Small, practical and highly efficient photonic on-chip systems are central to both producing and controlling optical pulses in the classical and quantum regimes, a topic that lay at the heart of the EU-funded project DC FlexMIL. This research was undertaken with the support of the Marie Curie programme. “We worked to enable a new class of integrated pulsed light sources in the classical and non-classical regimes with stable and flexible emission properties,” notes Michael Kues, holder of the Marie Curie Fellowship and recently appointed professor at the Leibniz University of Hannover. To do so, researchers utilised optical microring resonators. Resonant frequencies create constructive interference within a ring waveguide, enabling access to many discrete colours. Benefiting from a nonlinear phenomenon called four-wave mixing within these microring resonators, researchers exploited these systems for realising controllable light sources with novel and unique properties. Record optical bandwidth of pulsed lasers The project team successfully created a miniaturised yet efficient laser with a microring resonator as its cavity. This is the first pulsed passively Kerr mode-locked nanosecond laser with a record-low and transform-limited spectral width of 105 MHz. Its mode-locking mechanism is attributed to four-wave mixing. “Our new laser architecture capitalised on the latest advances in nonlinear micro-cavity optics. Specifically, we exploited the narrow passband characteristic of the high-quality integrated microring resonator, which in addition to enabling high nonlinear phase shifts, makes it possible to generate nanosecond pulses though mode locking,” explains Kues. The generated pulsed laser output had a spectral bandwidth so narrow that it was inaccessible with state-of-the-art optical spectrum analysers. To characterise the laser bandwidth, researchers instead used a coherent optical beating technique. The record-low laser bandwidth made it possible, for the first time, to measure the full spectral characteristics of a mode-locked laser in the radio-frequency (RF) domain using widely available RF electronics. This helped verify the laser's strong temporal coherence. Passively mode-locked laser systems are the optimal choice for generating low-noise optical pulse trains. Such systems make it possible to create stable optical frequency references for metrology (for example optical clocks) and high-intensity light-matter interactions. Quantum computing – When less is more Most attempts at building practical quantum computers have so far relied on qubits that unlike classical bits can simultaneously hold two values (0 and 1). Instead of increasing the number of qubits to reach the processing capabilities required for meaningful quantum information science, it would be easier to maintain a smaller number of qudits, each able to hold a greater range of values. “We have generated for the first time on an integrated chip two entangled qudits each with 10 levels, for 100 dimensions in total. This is more than what six entangled qubits could generate,” notes Kues. The team used on-chip devices and standard telecommunications components to create and manipulate the quantum states. Through a frequency to time mapping, the project team transformed these highly entangled quantum states into high-dimensional cluster states. “This novel kind of quantum systems is an optimal tool for performing quantum computing operations,” concludes Kues.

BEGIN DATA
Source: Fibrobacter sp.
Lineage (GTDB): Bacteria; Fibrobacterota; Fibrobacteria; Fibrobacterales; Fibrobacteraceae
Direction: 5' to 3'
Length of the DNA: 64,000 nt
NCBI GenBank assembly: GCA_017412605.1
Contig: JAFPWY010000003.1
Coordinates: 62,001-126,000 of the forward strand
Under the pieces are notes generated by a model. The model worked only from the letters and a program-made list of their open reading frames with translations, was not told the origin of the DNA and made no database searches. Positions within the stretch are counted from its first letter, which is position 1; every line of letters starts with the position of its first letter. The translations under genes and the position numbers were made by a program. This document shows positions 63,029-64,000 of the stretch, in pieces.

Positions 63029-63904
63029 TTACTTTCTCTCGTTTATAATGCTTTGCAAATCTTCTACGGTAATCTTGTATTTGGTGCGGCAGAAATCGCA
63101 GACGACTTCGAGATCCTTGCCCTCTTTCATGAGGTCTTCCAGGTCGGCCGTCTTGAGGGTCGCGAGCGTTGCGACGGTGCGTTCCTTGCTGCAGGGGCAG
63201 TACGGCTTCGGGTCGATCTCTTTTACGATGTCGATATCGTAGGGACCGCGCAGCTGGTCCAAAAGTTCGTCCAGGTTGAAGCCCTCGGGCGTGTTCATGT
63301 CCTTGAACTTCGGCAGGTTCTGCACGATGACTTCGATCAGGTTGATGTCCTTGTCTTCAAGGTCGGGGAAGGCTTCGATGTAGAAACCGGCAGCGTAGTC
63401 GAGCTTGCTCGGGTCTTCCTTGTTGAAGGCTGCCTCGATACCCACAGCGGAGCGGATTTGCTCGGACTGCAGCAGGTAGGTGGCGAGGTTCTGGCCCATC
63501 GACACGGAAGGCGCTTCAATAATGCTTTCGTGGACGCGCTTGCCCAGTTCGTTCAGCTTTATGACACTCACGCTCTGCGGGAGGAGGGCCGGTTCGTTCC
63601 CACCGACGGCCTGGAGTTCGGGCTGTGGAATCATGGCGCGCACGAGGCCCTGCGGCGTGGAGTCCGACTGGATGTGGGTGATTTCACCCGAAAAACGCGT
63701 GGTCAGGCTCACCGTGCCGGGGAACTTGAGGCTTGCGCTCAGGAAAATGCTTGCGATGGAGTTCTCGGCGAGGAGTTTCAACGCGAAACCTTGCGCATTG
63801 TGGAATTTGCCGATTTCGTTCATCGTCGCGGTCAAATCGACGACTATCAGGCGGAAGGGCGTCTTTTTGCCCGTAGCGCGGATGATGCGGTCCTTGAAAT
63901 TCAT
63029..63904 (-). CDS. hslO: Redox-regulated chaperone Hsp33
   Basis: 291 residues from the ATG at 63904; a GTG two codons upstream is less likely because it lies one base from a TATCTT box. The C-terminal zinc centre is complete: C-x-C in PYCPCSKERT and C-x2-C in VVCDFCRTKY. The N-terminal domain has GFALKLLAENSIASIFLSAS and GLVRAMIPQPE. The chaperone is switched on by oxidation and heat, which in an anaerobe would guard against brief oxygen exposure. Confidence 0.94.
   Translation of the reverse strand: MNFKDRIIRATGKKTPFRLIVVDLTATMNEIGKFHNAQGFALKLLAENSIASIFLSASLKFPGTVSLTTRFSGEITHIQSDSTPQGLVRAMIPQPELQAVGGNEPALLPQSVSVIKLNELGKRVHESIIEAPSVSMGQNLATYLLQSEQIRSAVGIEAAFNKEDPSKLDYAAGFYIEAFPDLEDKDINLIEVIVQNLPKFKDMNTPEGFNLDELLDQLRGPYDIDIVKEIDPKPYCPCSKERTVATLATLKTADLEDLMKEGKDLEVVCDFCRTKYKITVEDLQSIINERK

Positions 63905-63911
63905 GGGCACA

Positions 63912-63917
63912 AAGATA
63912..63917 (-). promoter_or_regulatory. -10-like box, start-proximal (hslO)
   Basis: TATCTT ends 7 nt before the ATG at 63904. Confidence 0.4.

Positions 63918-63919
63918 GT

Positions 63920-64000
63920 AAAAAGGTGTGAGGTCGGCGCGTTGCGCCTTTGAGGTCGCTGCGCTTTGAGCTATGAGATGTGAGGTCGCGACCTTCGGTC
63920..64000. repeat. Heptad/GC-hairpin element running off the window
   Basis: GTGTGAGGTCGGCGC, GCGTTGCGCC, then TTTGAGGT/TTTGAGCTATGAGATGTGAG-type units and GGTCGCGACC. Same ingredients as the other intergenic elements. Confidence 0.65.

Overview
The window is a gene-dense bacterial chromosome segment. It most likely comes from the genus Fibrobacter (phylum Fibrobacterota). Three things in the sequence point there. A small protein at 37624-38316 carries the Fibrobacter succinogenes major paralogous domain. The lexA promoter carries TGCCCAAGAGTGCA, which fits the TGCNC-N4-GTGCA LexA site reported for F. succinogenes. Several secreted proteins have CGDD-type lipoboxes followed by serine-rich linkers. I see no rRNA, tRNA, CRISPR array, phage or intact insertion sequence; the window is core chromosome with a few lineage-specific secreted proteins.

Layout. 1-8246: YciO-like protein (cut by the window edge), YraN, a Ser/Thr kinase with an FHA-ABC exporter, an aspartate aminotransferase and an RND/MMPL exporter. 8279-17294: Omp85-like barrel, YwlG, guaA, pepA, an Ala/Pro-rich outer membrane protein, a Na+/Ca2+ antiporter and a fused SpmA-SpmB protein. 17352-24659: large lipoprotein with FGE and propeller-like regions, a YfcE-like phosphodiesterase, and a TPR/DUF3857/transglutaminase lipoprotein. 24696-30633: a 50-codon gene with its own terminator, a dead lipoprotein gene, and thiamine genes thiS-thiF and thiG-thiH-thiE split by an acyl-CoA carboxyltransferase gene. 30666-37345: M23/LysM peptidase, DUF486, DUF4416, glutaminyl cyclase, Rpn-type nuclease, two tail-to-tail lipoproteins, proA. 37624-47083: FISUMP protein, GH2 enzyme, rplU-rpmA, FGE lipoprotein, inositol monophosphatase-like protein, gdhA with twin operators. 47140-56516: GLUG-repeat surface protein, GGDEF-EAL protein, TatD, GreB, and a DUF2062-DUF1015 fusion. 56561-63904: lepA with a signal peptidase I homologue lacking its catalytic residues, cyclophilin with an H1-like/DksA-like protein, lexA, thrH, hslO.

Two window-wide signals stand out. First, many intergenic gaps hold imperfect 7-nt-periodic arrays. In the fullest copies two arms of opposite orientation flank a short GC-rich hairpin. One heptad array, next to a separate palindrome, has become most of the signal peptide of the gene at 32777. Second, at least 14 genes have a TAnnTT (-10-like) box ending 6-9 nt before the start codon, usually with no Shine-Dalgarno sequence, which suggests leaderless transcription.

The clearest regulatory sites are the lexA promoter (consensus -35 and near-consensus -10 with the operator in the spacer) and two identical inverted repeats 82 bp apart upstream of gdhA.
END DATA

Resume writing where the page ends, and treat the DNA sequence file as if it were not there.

DC FlexMIL, qudit, on-chip, microring resonator, qubit, quantum computer, radio-frequency (RF), metrology, mode-locked laser, four-wave mixing